14 The earthworks at Brailes are extremely complex and the NMP has made a good attempt at plotting them. The HER settlement boundary has been altered here and there to accommodate most of these earthworks but occasionally some have been left outside of the HER settlement boundary as, although they do exist, they appear to be outside of the known crofts and tofts. These are normally the occasional bank, hollow way or pond. Essentialy the NMP plotting gives a very good impression of the complexity and good survival of both Upper and Lower Brailes.
15An evaluation at Myrtle Cottage, Upper Brailes identified two Medieval layers containing significant concentrations of unabraded Medieval pottery. The total of 70 sherds recovered during the evaluation represents the largest assemblage of Medieval pottery found during any archaeological work within Brailes. A single trench was investigated and although no definite traces of any dwelling were excavated it is probable that the site formed part of a Medieval plot consisting of a house with garden to the rear although the exact boundaries of this plot are now unclear.

Source No: 2
Source Type: Aerial Photograph
Title: SP3039
Author/originator: WM
Date: 1992
Page Number:
Volume/Sheet: SP3039B-H etc
Source No: 1
Source Type: Aerial Photograph
Title: SP4967
Author/originator: CUCAP
Date: 1966
Page Number:
Volume/Sheet: SP4967A
Source No: 3
Source Type: Aerial Photograph Transcript
Title: Brailes parish
Author/originator: WM
Date: 1992
Page Number:
Source No: 13
Source Type: Desk Top Study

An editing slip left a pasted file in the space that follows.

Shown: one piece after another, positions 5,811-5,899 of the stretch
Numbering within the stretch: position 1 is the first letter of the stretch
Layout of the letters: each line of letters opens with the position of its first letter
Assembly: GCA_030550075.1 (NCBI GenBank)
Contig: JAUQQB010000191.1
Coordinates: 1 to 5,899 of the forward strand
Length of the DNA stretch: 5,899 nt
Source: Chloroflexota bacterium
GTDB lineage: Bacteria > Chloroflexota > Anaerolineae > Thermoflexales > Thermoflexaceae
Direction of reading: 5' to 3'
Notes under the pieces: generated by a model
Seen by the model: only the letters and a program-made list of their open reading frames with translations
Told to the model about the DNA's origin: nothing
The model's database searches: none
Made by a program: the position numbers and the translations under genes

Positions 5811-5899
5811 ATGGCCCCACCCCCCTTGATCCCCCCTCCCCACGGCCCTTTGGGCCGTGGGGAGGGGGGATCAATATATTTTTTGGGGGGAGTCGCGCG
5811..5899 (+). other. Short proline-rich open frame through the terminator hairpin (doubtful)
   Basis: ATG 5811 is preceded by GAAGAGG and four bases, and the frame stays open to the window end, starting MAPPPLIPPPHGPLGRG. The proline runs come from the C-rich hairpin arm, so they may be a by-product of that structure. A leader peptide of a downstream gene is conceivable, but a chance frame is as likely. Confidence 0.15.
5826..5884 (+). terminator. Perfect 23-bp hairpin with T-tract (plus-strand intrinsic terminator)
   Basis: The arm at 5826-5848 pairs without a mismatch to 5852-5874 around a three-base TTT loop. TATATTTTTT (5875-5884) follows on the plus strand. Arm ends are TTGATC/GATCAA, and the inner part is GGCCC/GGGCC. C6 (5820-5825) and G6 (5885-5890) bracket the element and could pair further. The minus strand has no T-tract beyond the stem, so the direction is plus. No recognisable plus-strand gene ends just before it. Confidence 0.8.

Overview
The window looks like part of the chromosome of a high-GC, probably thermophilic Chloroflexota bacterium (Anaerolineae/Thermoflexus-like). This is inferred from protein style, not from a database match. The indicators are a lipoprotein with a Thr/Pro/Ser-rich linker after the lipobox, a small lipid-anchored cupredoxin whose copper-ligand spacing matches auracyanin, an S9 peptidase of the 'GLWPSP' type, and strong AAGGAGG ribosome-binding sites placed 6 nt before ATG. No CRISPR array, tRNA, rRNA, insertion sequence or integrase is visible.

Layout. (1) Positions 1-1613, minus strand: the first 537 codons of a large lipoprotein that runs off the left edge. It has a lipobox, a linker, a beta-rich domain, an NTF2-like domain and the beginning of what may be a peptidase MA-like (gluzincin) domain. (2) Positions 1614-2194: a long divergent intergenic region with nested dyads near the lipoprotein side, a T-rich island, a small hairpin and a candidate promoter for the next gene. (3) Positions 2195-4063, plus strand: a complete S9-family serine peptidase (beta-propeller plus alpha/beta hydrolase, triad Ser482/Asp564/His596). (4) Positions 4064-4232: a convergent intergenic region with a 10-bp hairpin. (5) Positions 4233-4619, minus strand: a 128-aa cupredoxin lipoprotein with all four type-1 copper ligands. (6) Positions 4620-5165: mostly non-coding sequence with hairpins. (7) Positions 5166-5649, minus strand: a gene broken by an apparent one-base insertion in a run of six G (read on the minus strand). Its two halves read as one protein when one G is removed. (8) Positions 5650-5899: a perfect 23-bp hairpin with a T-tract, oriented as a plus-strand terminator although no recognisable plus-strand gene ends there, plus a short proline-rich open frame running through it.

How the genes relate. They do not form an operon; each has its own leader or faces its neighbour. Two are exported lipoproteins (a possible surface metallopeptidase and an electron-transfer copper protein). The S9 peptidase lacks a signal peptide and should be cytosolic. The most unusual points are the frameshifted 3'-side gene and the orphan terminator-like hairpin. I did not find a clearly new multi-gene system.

Title: SE Warwickshire and Cotswolds NMP Project
Author/originator: Russell Priest
Date: 2010-2012
Page Number:
Source No: 9
Source Type: Museum Enquiry Form
Title: WMEF 3423
Author/originator: P.Wise
Date: 1995
Page Number:
Volume/Sheet: 3423
Source No:
Source Type: Evaluation Report
Title: Myrtle Cottage, Upper Brailes, Warwickshire: Archaeological Evaluation
Author/originator: Gethin B
Date: 2013
Page Number:
Volume/Sheet: 1340
Source No: 5
Source Type: Evaluation Report
Title: Grove End House, Upper Brailes: Archaeological Evaluation
Author/originator: OAU
Date: 1991
Page Number:
Source No: 15
Source Type: Evaluation Report
Title: Myrtle Cottage, Upper Brailes, Warwickshire: Archaeological Evaluation
Author/originator: Gethin B
Date: 2013
Page Number:
Volume/Sheet: 1340
Source No: 12
Source Type: Internet Data
Title: Portable Antiquities Scheme (PAS) Database
Author/originator: British Museum
Page Number:
Source No: 8
Source Type: Internet Data
Title: Gazetteer of Markets and Fairs to 1516 (Warwickshire)
Author/originator: Institute of Historical Research (CMH)
Date: 2005
Page Number:
Volume/Sheet: Warwickshire
Source No: 7
Source Type: Monograph
Title: Medieval Villages
Author/originator: Hooke D
Date: 1985
Page Number: 147
Volume/Sheet: OUCA Monograph 5
Source No: 10
Source Type: Observation Report
Title: Archaeological Observation at land adjacent to Midcot, Upper Brailes, Warwickshire
Author/originator: E Pratt and C Rann
Date: 2009
Page Number:
Source No: 11
Source Type: Serial
Title: Medieval Settlement Research Group Annual Report
Author/originator: Medieval Settlement Research Group
Date: 2007
Page Number:
Source No: 4
Source Type: Unpublished document
Title: Pers. Comm.
Author/originator: Hodgson J C
Date: 1992
Page Number:
Source No: 14
Source Type: Verbal communication
Title: Pers. Comm.
Author/originator: B Gethin
Date: 2013 onwards
Page Number:
Source No: 6
Source Type: Watching Brief Report
Title: Grove End House, Upper Brailes.
Author/originator: Palmer, Stuart
Date: 1992
Page Number:
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Word or Phrase